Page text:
Today, 13 October, is Ada Lovelace day – an international celebration of inspirational women in science, technology, engineering and mathematics (STEM). It’s lucky we have this day of remembrance, because, as Wolfe’s story demonstrates, we also spend a lot of time forgetting and sidelining women in tech. In the wash of pale male founders of the tech giants that rule the industry,we don't often think about the women that shaped its foundations: Judith Estrin, one of the designers of TCP/IP, for example, or Radia Perlman, inventor of the spanning-tree protocol. Both inventions sound complicated, and they are – they’re some of the vital building blocks that allow the internet to function. 

And yet David Streitfield, a Pulitzer-prize winning journalist, someow felt it accurate to write in 2012: “Men invented the internet. And not just any men. Men with pocket protectors. Men who idolised Mr Spock and cried when Steve Jobs died.”

Perhaps we forget about tech's founding women because the needle has swung so far into the other direction. A huge proportion – perhaps even 90 per cent - of the world’s code is written by men. At Google, women fill 17 per cent of technical roles. At Facebook, 15 per cent. Over 90 per cent of the code respositories on Github, an online service used throughout the industry, are owned by men. Yet it's also hard to believe that this erasure of women's role in tech is completely accidental. As Elissa Shevinsky writes in the introduction to a collection of essays on gender in tech, Lean Out: “This myth of the nerdy male founder has been perpetuated by men who found this story favourable."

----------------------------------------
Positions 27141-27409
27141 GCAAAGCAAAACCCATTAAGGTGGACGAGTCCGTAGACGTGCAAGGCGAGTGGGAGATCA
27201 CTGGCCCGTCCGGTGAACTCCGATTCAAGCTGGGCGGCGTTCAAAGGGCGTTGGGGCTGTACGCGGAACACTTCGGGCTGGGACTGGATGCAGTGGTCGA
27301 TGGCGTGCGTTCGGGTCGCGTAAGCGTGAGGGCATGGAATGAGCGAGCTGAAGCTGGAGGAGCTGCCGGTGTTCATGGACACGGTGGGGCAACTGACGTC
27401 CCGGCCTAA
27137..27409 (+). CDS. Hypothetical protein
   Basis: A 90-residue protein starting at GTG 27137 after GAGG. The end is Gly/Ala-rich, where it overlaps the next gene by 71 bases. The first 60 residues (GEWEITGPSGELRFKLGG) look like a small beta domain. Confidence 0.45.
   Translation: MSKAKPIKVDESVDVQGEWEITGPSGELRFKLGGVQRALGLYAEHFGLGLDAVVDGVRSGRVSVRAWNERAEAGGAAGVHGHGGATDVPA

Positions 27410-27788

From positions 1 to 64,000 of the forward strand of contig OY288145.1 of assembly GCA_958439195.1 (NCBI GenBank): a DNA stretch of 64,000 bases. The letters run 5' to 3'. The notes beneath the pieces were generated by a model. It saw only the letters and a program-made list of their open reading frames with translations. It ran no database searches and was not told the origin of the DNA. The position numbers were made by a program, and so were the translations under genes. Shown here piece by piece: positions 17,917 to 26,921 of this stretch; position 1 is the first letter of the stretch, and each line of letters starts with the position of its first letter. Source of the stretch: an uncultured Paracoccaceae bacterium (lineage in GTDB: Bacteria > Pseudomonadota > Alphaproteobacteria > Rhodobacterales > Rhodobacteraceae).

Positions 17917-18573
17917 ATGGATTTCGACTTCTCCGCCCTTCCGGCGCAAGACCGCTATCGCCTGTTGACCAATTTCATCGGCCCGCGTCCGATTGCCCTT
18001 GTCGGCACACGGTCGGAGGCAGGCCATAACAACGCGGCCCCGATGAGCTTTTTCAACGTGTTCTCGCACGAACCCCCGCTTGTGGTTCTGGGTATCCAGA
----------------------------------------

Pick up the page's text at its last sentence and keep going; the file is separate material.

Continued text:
Does it matter? It’s hard to believe that it doesn’t. Our society is increasingly defined and delineated by code and the things it builds. Small slip-ups, like the lack of a period tracker on the original Apple Watch, or fitness trackers too big for some women’s wrists, gesture to the fact that these technologies are built by male-dominated teams, for a male audience.

In Lean Out, one essay written by a Twitter-based “start-up dinosaur” (don’t ask) explains how dangerous it is to allow one small segment of society to built the future for the rest of us: